The footballer Emiliano Sala was exposed to a high carbon monoxide content before a fatal plane crash in the English Channel.
Sala and pilot David Ibbotson crashed on Jan. 21 as they traveled from the French city to Cardiff, Nantes.
Toxicological studies on Sala's body revealed that the levels of CO in his blood were so high that he could have caused a seizure, unconsciousness, or heart attack.
Mr. Ibbotson from Crowle, North Lincolnshire, still has not been found
However, it is likely that he was also exposed to carbon monoxide, according to the Air Accidents Investigations Branch (AAIB) report.
Sala's blood had a COHb level (carboxyhemoglobin) of 58% – a level at which symptoms appeared. Among other things, the report states: seizure, unconsciousness and heart attack.
"A COHb greater than 50% in an otherwise healthy human is generally considered potentially fatal."
Geraint Herbert, head of the AAIB Aircraft Accident Department, believes both men were exposed to the gas before the plane crashed.
"Symptoms at low levels of exposure [to carbon monoxide] may be drowsiness and dizziness, but if levels of exposure increase, it can lead to unconsciousness and death," he added. Emagazine.credit-suisse.com/app/art…7805 & lang = DE In the context of this accident, it is specifically investigated how carbon monoxide is used in these types of aircraft can get into the cabin AAIB published this photo of the wreck of the Piper Malibu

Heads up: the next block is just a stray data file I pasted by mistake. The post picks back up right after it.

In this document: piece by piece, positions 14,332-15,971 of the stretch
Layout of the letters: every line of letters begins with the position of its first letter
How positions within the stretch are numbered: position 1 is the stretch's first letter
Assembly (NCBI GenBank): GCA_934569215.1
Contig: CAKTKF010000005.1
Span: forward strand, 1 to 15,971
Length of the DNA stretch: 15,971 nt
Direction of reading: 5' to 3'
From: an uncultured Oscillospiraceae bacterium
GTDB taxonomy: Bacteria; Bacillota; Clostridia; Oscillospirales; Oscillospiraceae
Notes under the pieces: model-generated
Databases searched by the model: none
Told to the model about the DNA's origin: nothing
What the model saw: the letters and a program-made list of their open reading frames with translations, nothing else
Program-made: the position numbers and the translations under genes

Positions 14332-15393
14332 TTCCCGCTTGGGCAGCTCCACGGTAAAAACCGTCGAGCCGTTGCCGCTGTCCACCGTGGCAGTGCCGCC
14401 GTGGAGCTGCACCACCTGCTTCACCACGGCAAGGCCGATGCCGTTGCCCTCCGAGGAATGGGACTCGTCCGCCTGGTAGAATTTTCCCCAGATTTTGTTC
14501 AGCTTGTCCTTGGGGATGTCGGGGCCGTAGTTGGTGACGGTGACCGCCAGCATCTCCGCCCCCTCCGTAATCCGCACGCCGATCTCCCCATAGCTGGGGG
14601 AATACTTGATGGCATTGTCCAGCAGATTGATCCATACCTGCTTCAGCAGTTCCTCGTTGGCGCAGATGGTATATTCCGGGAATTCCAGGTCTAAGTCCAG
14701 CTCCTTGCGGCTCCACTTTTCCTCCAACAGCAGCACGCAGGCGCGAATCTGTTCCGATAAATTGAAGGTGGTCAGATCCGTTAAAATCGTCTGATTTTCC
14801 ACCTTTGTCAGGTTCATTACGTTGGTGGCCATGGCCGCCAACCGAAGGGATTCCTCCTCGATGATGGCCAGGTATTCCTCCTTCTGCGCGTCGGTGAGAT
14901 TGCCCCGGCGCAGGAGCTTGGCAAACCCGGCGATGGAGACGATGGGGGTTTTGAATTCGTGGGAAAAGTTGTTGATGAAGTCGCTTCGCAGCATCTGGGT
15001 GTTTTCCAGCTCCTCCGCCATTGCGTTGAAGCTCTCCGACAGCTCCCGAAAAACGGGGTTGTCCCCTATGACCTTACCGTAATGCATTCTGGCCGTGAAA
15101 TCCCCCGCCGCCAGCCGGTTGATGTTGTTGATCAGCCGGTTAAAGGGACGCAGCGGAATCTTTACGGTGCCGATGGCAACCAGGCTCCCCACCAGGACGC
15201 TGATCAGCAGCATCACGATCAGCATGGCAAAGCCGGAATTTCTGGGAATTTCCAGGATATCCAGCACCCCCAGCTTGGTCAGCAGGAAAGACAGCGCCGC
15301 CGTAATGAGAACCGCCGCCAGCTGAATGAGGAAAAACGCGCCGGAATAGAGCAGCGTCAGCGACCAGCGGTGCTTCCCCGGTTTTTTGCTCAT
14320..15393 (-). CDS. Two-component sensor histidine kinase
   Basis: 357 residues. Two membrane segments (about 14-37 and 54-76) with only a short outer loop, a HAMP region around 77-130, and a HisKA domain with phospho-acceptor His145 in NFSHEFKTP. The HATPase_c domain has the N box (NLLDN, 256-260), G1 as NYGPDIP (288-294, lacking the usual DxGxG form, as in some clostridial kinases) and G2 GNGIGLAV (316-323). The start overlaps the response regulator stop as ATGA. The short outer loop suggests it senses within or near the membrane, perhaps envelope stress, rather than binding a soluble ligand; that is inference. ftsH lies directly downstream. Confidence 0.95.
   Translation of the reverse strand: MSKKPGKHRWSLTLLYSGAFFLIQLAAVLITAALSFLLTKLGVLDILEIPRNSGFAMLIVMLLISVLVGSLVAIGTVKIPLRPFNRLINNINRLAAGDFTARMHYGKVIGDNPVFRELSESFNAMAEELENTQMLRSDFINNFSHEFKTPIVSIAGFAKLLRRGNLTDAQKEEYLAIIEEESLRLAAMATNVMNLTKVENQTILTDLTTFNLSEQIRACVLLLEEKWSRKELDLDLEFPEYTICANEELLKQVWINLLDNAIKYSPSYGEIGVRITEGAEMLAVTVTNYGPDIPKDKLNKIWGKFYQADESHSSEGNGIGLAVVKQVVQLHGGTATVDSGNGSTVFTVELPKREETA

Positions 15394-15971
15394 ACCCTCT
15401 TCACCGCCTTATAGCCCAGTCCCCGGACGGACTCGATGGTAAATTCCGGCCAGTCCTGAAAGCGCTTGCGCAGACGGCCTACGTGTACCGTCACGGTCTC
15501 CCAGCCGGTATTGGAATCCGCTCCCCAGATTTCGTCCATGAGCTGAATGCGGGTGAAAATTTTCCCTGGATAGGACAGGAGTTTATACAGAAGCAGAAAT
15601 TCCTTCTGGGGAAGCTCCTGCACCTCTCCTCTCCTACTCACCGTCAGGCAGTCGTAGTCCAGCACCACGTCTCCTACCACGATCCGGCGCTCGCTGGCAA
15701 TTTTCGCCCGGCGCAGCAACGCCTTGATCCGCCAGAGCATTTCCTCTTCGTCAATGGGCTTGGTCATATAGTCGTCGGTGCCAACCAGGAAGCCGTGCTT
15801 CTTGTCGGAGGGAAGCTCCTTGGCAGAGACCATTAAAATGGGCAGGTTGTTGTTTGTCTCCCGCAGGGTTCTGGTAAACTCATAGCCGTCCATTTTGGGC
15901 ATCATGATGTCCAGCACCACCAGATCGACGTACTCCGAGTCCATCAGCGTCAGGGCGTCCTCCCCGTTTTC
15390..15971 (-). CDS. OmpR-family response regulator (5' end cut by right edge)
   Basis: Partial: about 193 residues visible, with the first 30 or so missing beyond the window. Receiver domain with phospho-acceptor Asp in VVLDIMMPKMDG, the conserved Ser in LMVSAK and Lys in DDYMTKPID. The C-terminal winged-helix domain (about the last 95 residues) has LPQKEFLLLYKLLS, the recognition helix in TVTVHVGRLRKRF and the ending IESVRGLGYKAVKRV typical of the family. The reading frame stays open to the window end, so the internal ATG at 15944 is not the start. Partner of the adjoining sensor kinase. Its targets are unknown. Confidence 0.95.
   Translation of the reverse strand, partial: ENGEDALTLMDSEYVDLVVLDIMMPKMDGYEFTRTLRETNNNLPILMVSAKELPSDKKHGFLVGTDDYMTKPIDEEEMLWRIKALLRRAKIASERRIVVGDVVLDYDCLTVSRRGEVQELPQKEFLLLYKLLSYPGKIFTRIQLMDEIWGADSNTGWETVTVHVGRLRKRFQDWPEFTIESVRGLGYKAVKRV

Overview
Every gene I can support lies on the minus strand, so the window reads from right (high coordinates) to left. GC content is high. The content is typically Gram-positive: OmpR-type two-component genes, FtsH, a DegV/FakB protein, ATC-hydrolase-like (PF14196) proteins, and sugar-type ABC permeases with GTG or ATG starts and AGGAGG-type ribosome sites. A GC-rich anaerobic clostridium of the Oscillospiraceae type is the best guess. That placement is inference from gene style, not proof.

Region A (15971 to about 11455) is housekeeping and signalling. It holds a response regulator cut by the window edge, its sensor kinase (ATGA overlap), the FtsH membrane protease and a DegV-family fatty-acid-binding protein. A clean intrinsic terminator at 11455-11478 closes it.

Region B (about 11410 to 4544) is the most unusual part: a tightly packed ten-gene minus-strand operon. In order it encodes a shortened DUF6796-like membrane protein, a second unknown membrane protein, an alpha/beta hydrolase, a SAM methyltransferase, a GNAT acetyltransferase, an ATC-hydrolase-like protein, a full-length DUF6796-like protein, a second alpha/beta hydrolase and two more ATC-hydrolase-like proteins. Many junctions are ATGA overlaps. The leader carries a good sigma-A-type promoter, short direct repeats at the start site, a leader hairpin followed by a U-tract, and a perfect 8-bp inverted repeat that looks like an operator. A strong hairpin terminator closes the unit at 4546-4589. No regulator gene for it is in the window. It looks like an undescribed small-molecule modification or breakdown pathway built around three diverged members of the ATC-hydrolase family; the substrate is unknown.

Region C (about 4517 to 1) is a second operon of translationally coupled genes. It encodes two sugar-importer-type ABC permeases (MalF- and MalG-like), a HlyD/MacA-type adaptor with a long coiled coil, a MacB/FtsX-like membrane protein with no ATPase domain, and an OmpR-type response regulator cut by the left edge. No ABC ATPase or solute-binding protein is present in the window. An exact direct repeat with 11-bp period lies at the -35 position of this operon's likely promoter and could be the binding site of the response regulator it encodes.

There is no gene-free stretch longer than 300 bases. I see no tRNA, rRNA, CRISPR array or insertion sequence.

Sola Sala's lawyer, Daniel Machover of Hickman & Rose Solicitors, said the report raises further questions.
"The family believes that a detailed technical inspection of the aircraft is necessary," he said.
"The family and the public need to know how carbon monoxide has invaded the cabin, and future aviation security is based on knowing as much as possible about the problem."
The plane carrying the Argentine striker – Cardiff City's 15 million pound record – flew into contact with the radar near Guernsey on January 19, just two days before the crash, and returned to Nantes in the northwest France to say goodbye to his former teammates.
An official search was aborted on Jan. 24 after Guernsey's harbourmaster declared the chances of survival "remote".
An online call was launched, however, by Sala's agent collecting £ 324,000 (€ 371,000) for a private search led by marine scientist and oceanographer David Mearns.
Sala's body was returned to Argentina after a privately funded search on February 7 from the wreckage of the Piper Malibu N264DB.
Mr. Ibbotson was still not found, but it was found that he was not qualified for night flights.